Quantum computers possess promising capabilities for solving problems that are beyond the capabilities of classical computers.
However, the full potential of these devices has yet to be realized, and one of the major problems in the development of quantum computers is the challenge of maintaining stable quantum states.
“The higher the temperature, the easier it is for quantum states to break out and become unusable for any technical use”, which is why for quantum computers maintaining a sufficiently low temperature is important.
What is Absolute Zero in Physics?
Absolute zero is the theoretical temperature of 0K(zero kelvin) or -273.15°C, at this temperature all molecular motion stops.
At this temperature, particles have the lowest possible energy level, making it an ideal state for quantum computing.
This is where the concept of absolute zero comes in and can aid quantum computers.
Achieving absolute zero is forbidden due to the Third Law of Thermodynamics, one can only attempt to approach absolute zero and it is currently practically impossible to achieve in the lab.
In a recent study “Landauer Versus Nernst: What is the True Cost of Cooling a Quantum System?” published in March, researchers claim that it is theoretically possible to achieve absolute zero.
Problems in Achieving Absolute Zero Temperature
The Third Law of Thermodynamics known as Nernst’s unattainability principle, states that as a system approaches absolute zero temperature, the entropy of the system approaches a minimum value, which is also known as the residual entropy.
Nernst’s principle implies that “any thermodynamic process cannot reach the temperature of absolute zero by a finite number of steps and within a finite time“.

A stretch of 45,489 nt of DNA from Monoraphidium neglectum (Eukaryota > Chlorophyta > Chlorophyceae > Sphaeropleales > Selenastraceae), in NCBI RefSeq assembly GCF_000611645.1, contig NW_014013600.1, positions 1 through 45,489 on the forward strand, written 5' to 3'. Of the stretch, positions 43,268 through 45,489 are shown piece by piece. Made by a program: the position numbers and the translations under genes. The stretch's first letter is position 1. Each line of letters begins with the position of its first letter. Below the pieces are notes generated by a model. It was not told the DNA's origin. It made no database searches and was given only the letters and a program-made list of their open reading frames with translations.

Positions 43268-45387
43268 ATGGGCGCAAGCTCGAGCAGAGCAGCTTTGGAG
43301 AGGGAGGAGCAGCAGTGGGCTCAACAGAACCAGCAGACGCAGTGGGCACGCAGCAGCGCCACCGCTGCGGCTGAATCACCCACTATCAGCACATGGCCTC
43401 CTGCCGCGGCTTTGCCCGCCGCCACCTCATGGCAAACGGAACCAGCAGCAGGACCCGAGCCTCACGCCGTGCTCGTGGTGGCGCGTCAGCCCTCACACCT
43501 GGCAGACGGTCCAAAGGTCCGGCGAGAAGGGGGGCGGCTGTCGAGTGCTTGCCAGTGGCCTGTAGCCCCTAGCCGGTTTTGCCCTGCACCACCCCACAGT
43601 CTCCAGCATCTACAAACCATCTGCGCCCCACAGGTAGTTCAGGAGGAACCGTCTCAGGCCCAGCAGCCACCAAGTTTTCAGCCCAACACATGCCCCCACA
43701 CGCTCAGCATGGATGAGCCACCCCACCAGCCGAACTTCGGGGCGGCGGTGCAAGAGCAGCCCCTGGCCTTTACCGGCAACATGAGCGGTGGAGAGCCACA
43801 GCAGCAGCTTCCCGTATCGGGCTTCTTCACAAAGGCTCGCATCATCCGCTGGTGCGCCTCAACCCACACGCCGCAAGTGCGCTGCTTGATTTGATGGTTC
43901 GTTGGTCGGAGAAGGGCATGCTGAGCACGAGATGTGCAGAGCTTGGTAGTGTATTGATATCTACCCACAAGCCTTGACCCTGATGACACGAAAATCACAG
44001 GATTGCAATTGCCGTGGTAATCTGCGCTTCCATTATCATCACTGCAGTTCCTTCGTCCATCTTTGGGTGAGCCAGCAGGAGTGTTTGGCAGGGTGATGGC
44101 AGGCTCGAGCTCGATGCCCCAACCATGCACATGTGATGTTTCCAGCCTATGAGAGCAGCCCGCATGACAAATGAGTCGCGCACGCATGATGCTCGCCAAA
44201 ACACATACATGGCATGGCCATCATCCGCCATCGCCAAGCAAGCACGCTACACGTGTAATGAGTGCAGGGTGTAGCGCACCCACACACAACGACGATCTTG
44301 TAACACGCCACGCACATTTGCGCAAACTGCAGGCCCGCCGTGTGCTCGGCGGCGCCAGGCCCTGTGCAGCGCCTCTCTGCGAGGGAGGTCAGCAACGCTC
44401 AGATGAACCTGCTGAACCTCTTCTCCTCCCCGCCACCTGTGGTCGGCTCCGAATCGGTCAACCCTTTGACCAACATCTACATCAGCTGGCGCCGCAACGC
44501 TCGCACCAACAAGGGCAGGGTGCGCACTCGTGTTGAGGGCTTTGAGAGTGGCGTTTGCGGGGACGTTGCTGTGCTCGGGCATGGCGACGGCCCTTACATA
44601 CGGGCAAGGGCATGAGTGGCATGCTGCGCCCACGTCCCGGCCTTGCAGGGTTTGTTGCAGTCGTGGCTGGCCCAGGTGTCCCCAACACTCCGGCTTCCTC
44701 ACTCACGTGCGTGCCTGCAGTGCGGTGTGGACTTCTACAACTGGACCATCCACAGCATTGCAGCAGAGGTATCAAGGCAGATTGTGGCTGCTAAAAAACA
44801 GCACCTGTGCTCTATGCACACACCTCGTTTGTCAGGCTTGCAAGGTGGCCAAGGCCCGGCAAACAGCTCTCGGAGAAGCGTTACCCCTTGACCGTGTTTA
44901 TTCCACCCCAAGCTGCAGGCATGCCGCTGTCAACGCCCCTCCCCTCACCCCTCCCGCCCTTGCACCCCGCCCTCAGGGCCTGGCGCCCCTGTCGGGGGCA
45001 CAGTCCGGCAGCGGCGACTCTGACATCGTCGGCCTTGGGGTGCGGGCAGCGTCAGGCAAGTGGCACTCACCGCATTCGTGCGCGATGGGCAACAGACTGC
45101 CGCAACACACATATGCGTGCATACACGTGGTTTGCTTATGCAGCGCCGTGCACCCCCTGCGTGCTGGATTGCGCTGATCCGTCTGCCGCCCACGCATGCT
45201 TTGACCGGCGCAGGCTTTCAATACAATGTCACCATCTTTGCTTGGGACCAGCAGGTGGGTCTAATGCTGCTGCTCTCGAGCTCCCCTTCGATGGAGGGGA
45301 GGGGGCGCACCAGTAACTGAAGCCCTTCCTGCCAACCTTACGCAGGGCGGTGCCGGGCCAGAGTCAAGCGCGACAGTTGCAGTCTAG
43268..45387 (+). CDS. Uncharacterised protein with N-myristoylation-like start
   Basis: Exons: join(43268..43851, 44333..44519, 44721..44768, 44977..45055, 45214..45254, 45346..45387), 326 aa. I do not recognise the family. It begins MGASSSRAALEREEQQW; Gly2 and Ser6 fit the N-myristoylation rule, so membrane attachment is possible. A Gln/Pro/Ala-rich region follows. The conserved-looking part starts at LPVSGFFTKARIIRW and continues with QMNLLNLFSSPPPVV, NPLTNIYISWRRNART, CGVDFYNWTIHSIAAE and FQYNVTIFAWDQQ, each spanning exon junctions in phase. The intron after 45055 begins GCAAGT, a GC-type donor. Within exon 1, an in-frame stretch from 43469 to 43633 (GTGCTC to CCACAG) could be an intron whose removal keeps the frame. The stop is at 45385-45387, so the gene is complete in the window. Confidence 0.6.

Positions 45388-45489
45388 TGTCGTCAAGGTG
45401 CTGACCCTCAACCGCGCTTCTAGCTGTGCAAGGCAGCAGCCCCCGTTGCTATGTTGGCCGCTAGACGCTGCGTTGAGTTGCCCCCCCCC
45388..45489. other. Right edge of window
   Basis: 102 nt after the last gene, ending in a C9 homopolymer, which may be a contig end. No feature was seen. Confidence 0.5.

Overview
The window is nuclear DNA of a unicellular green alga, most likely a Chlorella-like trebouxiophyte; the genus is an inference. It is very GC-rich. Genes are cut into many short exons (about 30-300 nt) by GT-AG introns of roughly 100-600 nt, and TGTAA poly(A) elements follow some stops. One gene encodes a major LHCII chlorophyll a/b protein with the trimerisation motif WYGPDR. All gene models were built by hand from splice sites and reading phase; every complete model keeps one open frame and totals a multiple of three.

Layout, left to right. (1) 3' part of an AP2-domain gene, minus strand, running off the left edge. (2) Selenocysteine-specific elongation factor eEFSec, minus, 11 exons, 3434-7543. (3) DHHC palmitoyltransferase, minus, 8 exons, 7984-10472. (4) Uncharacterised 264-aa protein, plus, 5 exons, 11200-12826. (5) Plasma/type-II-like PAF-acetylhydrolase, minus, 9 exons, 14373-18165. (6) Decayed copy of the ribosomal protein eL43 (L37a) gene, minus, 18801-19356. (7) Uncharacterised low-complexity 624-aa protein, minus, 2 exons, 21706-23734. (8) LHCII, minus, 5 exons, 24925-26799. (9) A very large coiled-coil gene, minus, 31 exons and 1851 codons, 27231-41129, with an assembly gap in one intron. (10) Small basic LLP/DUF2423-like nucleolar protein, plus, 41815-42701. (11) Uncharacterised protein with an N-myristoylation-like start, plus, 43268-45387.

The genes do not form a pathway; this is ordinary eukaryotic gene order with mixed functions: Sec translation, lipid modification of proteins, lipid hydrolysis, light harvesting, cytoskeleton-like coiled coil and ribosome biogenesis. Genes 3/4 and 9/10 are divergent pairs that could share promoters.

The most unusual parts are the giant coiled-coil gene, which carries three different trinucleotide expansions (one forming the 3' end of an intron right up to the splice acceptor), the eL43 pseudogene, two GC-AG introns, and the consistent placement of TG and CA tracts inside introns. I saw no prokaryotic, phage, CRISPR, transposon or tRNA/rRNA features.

While scientists have not been able to reach absolute zero temperature, they have been able to come very close.
In 2003, A research team at the Massachusetts Institute of Technology (MIT) was able to achieve the coldest temperature ever on Earth – only half a billionth of a degree above absolute zero.
The achievement of such low temperatures has enabled scientists to study and understand the behavior of matter at extremely low temperatures.
This has led to the discovery of new materials and has enabled the development of new technologies, such as superconductors and quantum computers.
Despite the impossibility of reaching absolute zero temperature, Nernst’s unattainability principle remains a fundamental principle in thermodynamics and continues to guide scientific research in the field.
Absolute Zero Gets Thermodynamics and Information Theory into a Fight
When quantum particles reach absolute zero, their state is precisely known and they are in the state with the lowest energy.
This means that any information about the previous state of the particles is completely erased.
From a quantum physics perspective, this process of cooling and deleting the information is closely related.
However, there is a contradiction between two important physical theories: Information theory and thermodynamics.